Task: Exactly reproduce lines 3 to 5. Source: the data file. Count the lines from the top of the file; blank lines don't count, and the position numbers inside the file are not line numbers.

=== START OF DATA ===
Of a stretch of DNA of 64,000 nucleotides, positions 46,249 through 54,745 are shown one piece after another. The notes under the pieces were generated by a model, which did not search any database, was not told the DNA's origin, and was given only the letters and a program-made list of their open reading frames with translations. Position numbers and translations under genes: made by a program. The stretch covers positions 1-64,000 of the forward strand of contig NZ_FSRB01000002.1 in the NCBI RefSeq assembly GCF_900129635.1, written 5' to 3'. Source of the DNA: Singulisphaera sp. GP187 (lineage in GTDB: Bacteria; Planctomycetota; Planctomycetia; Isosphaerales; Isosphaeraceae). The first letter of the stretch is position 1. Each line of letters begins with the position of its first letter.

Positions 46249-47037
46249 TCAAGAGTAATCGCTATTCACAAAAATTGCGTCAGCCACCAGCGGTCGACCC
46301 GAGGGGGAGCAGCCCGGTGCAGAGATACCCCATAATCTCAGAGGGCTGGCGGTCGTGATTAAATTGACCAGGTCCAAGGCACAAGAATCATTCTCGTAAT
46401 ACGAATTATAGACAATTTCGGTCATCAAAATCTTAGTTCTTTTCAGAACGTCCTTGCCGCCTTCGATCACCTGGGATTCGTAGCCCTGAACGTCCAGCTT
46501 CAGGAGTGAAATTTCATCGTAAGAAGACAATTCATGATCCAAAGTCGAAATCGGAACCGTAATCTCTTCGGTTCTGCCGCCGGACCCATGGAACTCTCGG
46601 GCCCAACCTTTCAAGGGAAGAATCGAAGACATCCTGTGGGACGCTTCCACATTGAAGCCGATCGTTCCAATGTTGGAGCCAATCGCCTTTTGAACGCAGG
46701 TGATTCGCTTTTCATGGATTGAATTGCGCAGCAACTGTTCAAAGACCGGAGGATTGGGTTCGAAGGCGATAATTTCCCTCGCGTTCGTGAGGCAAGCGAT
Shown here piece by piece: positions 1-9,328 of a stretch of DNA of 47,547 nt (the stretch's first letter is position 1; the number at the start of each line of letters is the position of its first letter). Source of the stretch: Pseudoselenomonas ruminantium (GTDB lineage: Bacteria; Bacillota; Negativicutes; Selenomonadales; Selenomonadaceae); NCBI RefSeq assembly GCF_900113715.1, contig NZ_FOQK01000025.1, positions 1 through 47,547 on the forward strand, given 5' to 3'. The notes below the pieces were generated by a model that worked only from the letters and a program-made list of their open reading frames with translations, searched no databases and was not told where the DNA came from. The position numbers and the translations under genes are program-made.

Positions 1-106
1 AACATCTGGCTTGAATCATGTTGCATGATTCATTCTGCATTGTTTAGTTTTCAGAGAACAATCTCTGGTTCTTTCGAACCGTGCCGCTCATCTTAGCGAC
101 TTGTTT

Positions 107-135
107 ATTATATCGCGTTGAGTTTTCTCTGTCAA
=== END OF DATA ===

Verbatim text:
46249 TCAAGAGTAATCGCTATTCACAAAAATTGCGTCAGCCACCAGCGGTCGACCC
46301 GAGGGGGAGCAGCCCGGTGCAGAGATACCCCATAATCTCAGAGGGCTGGCGGTCGTGATTAAATTGACCAGGTCCAAGGCACAAGAATCATTCTCGTAAT
46401 ACGAATTATAGACAATTTCGGTCATCAAAATCTTAGTTCTTTTCAGAACGTCCTTGCCGCCTTCGATCACCTGGGATTCGTAGCCCTGAACGTCCAGCTT